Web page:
In this telling, there seems to be little more to Parton’s faith than “Remember God loves you, and be nice.” Granted, she’s very good at both. And Delffs is hardly to blame for the individualistic and informal aspects of Parton’s belief system. Parton herself describes her conversion experience as a teenager as strongly personal and private, something apart from her experiences with organized Christianity. Like many other Americans, she likes to concentrate on God as “friend” and “Father” without thinking too hard about any spiritual or moral claims he might make. Again, Delffs relates to her:
Like Dolly, I rejected much of what I grew up experiencing in my local church and school and found my own personal path to God, with help from so many godly people over the years. I take to heart Paul’s words to believers in the church at Philippi to “work out your own salvation with fear and trembling” (Philippians 2:12, KJV). I suspect Dolly would too.
And yet, Parton’s music hints at something more. One of her songs that Delffs recommends listening to while reading this book is “The Seeker,” but I was left wondering whether he actually took to heart this poignant reflection on human imperfection and divine help. In the song, he acknowledges, Parton expresses an unmistakable sense of sin and a need for redemption:
I am a seeker
A poor sinful creature
There is no weaker than I am
I am a seeker
You are a teacher
You are a reacher
So reach down
Won't you reach out and lead me
Guide me and keep me, Lord
In the shelter of your care each day
These lyrics hit a note unlike almost anything else in this book’s perpetually positive depiction, and they could have offered an opportunity for a deeper dive. Yet what Delffs takes from them is mainly this: “Dolly never wanted to appear self-righteous, holier-than-thou, or spiritually perfect in any way.” A confession of sin turns into one more opportunity to push her back onto her pedestal, high above the theological and moral questions, problems, and issues the rest of us have to deal with.
There are times when Delffs acknowledges problems, besides poverty, that Parton faced during her upbringing and throughout her career: things like the racism of her first boss and the sexism she experienced that made “9 to 5” (both the song and the movie) so authentic. And he makes a good point when he quotes Leigh H. Edwards on Parton’s ability to combine “two opposing stereotypes—the innocent mountain girl and the voluptuous sex symbol”—to create her unique image. But he misses the opportunity to connect her faith, the very subject of this book, with these things—to show how it affected her thinking about them and the way she handled them.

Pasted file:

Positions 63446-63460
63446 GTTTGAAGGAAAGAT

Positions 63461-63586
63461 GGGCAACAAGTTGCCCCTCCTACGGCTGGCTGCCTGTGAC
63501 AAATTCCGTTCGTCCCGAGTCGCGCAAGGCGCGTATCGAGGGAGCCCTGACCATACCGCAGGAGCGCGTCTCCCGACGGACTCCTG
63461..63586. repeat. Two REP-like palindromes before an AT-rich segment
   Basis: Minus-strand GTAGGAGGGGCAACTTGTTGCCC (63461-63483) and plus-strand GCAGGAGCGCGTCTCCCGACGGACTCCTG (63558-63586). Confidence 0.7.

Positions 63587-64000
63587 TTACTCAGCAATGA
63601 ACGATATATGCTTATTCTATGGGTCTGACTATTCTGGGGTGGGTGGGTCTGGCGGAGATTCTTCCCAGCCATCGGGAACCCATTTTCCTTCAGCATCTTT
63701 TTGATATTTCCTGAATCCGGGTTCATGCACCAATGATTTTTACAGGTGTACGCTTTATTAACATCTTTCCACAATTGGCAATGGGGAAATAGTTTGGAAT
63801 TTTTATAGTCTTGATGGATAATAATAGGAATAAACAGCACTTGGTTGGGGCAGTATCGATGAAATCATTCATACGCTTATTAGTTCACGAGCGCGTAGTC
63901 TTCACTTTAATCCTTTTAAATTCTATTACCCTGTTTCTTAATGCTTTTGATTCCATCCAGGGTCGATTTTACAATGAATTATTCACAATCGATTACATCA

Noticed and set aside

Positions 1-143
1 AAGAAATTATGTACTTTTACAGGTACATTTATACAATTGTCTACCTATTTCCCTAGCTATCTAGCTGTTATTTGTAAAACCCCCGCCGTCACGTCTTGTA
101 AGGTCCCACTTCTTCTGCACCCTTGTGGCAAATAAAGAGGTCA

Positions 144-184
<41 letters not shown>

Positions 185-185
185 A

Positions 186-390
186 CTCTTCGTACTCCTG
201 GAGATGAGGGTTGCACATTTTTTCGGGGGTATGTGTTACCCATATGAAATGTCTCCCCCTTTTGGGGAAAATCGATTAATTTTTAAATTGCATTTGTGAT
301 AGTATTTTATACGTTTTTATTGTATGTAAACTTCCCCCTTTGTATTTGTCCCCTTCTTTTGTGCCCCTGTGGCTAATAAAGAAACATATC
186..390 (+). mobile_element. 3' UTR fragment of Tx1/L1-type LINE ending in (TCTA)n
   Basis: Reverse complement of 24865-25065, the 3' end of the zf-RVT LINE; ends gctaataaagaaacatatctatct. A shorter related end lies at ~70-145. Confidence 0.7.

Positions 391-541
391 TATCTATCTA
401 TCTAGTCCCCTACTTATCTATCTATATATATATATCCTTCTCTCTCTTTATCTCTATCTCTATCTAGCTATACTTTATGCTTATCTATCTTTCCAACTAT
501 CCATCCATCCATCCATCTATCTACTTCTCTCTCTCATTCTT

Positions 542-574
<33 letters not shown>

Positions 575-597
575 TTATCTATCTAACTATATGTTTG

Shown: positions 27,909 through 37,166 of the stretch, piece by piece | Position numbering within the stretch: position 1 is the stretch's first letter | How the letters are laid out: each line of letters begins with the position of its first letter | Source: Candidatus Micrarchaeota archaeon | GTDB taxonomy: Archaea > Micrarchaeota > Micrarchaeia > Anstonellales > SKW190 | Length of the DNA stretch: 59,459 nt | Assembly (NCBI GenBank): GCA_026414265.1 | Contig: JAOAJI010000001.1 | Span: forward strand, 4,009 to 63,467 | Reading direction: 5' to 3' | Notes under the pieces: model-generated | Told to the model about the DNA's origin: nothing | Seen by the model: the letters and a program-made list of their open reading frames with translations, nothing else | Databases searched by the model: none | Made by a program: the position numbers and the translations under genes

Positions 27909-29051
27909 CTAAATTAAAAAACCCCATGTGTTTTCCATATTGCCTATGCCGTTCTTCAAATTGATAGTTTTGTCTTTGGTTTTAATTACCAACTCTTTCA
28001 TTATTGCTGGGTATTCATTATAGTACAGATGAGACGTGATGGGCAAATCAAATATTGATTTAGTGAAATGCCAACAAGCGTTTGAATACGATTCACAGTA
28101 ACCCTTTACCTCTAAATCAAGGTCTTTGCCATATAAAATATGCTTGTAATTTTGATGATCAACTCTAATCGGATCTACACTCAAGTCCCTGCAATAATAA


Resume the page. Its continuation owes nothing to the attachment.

Where Delffs does do a great job is explaining the lasting appeal of his subject—her talent, her kindness, her ability to reach people. He relates a hilarious story of a tourist in Parton’s old tour bus:
One woman in a floral sweatshirt took a picture of the tiny bathroom with her phone camera before turning to her husband and giggling, “That’s where Dolly used to pee!”
Her companion, a very tall gentleman with a tanned face and silver crewcut, rolled his eyes, clearly unamused, and said, “Dolly has to go just like the rest of us.”
“That’s what I love about her,” the woman said. “Dolly is not afraid to be just like the rest of us.”
Delffs calls this anecdote “very telling.” It may be a little more telling than he realizes.
The famously outspoken and earthy star probably would love that story. But I couldn’t help thinking that with his insistence on glossing over some of the earthiest parts of her own story—the very parts where faith would have played a crucial role—Delffs may have done his beloved Dolly a disservice. Rather than making the case for her as a genuine religious icon—someone who points us to God—he fails her by treating her, however unwittingly, as a godlike figure herself.
Gina Dalfonzo is associate features editor at Christianity Today.